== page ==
The venue was the Boulevard Theatre on Kinnickinnic, which meant that we had to fly from the Brewery. It was my first time there, and was a small, functional old storefront space with perhaps seating for sixty. The show was an interesting take: they set the whole thing in Texas in the 1950s, accents and all. They gave a scholarly justification for this, citing some unnamed study that argued the accent of the South being closest to the popular accent of Shakespeare's day. Regardless, I had been a bit doubtful of the setting from when I'd heard about it, although I'd only heard about the "fifties" part of it, so I was expecting the set of Grease more than the dusty diner with Pasty Cline on the radio.
It was in fact the music that worked most strongly in the setting. All the points in our text where there are directions for song and occasionally dance were all belted out live by the cast from (mostly) period pieces of that early Country Western genre that were well-picked for either their value in affirming the setting or for gags building off of the story. It let the music expectations of the play really become a significant part of the production rather than the "what do we do here?" interruption that I often feel is the result of these more obscure aspects of the plays.
The other point that was perhaps the most distinctive was the emphasis on the bawdy humour of the piece. This production ran with that side of the gags much more fully than any other I've seen. (And I've seen A Midsummer Night's Dream produced more than any other Shakespeare: this was probably my fifth or sixth production of it. I really think that A Midsummer Night's Dream has become the Shakespeare play of our generation or culture, in the same way that Romeo and Juliet was "the" play in the 60s-70s, and Julius Caesar--my personal favourite--the play before that. Why this is, if it is true, is worth a discussion of its own.) But as I was saying, this play ran with the bawdy moreso than any other production I've ever seen, most of which either downplayed it, or, one suspects, didn't even recognize much of it. This one ran up to the borderline of the obscene at times, I suppose, but always did so with great fun and humour. I gather from Amy Kull, a friend of Dawn's who was playing Hermia (who I'd met at their Oscar party the other week, but who tonight reminded me incredibly of Miggie McCurry née Clemency), that the review of the production from the Journal-Sentinel didn't care for that at all, which I now see is true, having found their review and linked it here. I agree with it that the final scene's meditation on the art of the play was somewhat obscured, but I've often found that it can feel tacked-on; that the fifth act of the play seems an awkward shift and a let-down from what went on before. It's a rare cast that can really draw you into that reflective moment and make it feel and be the climax of the play.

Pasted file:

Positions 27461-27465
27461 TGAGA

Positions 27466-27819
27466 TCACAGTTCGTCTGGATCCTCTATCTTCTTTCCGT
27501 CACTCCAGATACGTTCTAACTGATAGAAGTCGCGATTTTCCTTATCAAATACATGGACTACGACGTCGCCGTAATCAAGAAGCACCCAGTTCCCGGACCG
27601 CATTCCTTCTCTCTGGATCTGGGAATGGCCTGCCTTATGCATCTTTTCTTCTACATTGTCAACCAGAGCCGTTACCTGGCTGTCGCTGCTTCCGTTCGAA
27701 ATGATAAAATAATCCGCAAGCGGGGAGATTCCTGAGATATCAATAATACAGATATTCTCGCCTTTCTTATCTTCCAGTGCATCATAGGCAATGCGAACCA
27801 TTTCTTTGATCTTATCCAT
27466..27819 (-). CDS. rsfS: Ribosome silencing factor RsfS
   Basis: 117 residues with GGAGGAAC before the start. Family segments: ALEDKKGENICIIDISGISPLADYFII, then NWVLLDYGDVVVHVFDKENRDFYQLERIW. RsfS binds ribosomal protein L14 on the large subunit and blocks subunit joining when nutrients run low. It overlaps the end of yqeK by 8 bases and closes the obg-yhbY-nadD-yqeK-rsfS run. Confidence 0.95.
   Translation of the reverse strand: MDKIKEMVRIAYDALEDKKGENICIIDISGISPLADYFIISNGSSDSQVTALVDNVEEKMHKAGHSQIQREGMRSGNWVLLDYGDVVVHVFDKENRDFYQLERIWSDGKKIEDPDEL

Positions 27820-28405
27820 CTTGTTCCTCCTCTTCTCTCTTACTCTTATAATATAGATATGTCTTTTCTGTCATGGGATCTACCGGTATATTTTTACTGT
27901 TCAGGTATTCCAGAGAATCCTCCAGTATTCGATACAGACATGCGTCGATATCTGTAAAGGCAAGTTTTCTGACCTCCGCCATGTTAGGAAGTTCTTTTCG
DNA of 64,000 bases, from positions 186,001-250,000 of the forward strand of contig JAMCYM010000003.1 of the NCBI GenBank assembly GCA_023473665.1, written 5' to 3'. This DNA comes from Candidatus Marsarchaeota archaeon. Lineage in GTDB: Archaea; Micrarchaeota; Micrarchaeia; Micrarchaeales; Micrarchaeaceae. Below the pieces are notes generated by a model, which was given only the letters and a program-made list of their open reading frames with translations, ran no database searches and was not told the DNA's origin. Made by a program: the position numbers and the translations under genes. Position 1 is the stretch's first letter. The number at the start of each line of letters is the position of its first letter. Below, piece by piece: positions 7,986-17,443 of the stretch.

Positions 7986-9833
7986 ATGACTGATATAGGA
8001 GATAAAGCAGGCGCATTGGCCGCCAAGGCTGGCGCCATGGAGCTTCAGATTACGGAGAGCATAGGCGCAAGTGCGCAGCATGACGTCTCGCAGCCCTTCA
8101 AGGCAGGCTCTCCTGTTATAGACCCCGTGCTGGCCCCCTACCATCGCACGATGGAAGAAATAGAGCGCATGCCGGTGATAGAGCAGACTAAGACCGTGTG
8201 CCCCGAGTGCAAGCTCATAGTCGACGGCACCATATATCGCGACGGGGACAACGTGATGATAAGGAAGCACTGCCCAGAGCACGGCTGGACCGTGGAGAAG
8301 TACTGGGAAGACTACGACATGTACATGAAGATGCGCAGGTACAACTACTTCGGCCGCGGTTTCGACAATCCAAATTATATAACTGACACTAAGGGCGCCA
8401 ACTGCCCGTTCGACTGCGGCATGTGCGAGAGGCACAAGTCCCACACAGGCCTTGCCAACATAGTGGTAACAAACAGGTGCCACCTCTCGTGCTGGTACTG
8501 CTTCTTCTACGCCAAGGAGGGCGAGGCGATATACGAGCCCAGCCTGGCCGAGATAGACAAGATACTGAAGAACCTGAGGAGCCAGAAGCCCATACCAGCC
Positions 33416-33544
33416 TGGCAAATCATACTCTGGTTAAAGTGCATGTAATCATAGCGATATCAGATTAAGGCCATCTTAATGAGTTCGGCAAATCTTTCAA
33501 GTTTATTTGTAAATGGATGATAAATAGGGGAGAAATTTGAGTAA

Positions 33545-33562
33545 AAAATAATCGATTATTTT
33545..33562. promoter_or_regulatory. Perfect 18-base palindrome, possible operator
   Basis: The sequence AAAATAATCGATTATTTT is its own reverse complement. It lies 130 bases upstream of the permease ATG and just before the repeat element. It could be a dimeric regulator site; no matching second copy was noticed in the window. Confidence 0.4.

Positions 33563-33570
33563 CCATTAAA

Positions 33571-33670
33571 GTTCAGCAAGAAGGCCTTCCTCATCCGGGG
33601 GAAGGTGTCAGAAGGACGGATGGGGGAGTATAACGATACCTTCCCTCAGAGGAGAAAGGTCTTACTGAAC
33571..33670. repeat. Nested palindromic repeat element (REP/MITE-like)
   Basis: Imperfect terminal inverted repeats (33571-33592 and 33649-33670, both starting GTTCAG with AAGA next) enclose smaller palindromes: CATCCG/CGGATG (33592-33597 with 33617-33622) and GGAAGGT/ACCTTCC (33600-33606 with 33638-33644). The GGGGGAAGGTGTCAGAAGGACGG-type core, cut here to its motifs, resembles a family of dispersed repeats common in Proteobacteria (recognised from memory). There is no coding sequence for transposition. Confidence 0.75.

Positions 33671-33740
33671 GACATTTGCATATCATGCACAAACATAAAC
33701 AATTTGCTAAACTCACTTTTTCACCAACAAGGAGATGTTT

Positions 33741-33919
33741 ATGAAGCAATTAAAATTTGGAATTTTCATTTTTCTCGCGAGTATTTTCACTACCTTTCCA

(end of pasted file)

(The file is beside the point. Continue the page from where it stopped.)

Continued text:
Some of the cast were able to work with the accent and dialogue more effectively than others, with Titania (played by one Carol Hirschi) being perhaps the real standout in that regard, turning her cheap and tacky Texas fairyness (complete with Big Hair and cowboy hat for a night of line dancing) into some astonishing moments of character conversation and reflection. The Elizabethan English that is hard to read without notes, but which becomes so clear when heard from the lips of an actor who knows what they're doing and saying, received just that kind of treatment from her as she combined the rhythms and cadences of the dialect with those of the text in the way that the director no doubt hoped to achieve across the board. Her hungover roll in the hay with the "translated" Bottom was perhaps the most over-the-top piece of bawdy in the entire production, and not something I'd have let kids see, but didn't stretch the text out of proportion: my guess is that we're so not used to seeing it that we have long missed a lot of what was there, even in this most famous moment of bestiality in Western art. So I'd sum up by saying that I probably laughed more in this production than I have in most of the others, but that the "higher" side of the play is what became most cloudy in what was perhaps not a consistently ambitious production.